Protect your family from droughts:

Find out more about the effects of drought

See more about Ohio's state action plan for drought

Flooding

  • Heavy rains are expected to be more frequent, leading to more flash flooding.16
  • The state has been declared a disaster area 4 times since 2000, due to severe storms and flooding that cost millions of dollars in damages.17
  • Combined sewer overflows are a health risk for nearly 90 communities, including Cincinnati and Columbus.18
  • Extreme rains wash nutrients into waterways, and along with rising temperatures can increase risks of harmful, toxic algal blooms in the Great Lakes.19

Protect your family from floods and related illnesses:

  • Familiarize yourself with your region's vulnerability to flooding and its local emergency evacuation plans.
  • Prepare your own plan -- including where your family will stay in case of flooding and what you'll do if a relative is sickened by contaminated water.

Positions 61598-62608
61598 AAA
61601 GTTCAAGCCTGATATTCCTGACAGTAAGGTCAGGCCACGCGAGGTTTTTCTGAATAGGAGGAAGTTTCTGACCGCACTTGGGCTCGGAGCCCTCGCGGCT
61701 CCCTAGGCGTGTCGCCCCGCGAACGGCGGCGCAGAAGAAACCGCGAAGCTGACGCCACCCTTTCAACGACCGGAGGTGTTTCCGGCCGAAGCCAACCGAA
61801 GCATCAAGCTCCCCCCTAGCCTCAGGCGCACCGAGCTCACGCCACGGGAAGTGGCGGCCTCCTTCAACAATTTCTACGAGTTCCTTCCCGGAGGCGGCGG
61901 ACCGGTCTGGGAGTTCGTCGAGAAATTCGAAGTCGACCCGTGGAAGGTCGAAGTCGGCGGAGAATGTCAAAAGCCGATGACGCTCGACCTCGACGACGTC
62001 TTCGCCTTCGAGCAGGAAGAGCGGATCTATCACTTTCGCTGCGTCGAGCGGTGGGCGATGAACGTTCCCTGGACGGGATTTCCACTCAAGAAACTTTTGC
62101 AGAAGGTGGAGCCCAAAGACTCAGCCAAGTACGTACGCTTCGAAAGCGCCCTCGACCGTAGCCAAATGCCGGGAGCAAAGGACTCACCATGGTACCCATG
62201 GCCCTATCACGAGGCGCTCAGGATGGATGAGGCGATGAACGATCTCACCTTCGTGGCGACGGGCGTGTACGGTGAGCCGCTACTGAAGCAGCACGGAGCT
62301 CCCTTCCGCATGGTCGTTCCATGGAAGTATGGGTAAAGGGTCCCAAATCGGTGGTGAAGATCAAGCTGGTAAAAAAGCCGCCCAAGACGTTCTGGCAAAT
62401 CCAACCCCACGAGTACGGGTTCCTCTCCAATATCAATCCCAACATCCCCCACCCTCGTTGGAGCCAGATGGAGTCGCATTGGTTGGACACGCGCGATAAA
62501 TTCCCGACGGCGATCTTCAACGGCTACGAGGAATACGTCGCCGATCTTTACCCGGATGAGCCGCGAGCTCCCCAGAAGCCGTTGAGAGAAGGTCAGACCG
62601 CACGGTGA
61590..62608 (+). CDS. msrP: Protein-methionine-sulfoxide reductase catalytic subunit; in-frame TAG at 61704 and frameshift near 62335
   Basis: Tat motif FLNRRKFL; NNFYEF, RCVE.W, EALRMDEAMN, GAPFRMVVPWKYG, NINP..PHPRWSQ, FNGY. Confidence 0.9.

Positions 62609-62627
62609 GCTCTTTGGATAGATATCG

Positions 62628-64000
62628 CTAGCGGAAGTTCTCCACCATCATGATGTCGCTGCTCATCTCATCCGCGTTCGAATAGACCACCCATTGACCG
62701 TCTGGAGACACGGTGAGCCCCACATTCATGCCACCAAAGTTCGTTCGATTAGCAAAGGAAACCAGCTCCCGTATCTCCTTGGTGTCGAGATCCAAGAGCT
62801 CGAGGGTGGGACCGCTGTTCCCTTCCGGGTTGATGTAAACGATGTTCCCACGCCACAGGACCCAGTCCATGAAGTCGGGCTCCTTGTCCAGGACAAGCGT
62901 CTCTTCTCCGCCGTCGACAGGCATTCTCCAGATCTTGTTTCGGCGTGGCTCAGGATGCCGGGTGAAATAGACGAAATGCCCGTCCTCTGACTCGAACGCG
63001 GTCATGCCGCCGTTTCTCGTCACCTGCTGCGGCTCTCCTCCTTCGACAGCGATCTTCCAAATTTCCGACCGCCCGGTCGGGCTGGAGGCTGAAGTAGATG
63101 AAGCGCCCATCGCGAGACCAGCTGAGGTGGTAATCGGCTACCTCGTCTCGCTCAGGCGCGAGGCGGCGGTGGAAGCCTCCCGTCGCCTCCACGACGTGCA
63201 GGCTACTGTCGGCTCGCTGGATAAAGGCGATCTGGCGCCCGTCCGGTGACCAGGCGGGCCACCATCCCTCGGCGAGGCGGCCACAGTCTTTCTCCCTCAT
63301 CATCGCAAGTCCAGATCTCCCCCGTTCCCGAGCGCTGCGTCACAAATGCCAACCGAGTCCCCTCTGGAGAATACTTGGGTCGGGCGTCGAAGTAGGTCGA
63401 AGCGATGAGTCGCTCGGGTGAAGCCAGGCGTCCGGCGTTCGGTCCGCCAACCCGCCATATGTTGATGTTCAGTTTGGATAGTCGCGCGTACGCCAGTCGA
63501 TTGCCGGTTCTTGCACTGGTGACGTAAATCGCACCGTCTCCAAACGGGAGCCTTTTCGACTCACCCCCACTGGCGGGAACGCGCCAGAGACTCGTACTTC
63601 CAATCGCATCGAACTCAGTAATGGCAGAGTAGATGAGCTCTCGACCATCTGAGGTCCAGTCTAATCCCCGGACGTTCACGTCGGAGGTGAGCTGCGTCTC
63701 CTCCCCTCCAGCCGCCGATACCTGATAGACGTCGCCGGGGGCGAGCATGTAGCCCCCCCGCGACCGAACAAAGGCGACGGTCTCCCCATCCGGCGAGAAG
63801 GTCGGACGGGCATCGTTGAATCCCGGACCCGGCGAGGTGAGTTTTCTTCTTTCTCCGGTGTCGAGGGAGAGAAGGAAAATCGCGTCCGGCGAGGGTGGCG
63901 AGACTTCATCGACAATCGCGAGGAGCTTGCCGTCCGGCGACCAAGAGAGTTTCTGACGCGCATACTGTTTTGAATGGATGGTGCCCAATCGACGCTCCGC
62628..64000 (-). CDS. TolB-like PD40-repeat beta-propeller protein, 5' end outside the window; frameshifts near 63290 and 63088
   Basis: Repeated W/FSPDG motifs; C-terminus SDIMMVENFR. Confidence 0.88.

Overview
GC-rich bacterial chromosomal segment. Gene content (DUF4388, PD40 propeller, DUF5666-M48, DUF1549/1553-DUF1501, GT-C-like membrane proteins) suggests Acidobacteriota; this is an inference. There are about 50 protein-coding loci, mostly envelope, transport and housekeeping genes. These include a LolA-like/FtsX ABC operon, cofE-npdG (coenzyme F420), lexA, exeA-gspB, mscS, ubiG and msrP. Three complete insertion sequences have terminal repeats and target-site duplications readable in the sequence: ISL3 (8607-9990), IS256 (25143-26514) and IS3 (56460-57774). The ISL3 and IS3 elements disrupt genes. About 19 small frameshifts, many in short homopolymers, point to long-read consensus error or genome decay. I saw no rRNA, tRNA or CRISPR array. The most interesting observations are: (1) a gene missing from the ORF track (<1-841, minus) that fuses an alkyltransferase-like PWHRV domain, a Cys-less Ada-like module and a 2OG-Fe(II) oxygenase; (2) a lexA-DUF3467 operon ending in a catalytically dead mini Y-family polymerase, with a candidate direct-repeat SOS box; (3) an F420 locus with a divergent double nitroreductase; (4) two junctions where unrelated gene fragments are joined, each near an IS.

Find out more about the effects of flooding

See more about Ohio's state action plan for flooding

Extreme Weather

Ohio experienced in 2011:

  • Record-breaking heat in 6 counties and a total of 7 broken heat records
  • Record-breaking rainfall in 22 counties and a total of 43 broken rainfall records
  • Record-breaking snow in 1 county and a total of 1 broken snowfall record

Protect your family from extreme weather:

Find out more about the effects of extreme weather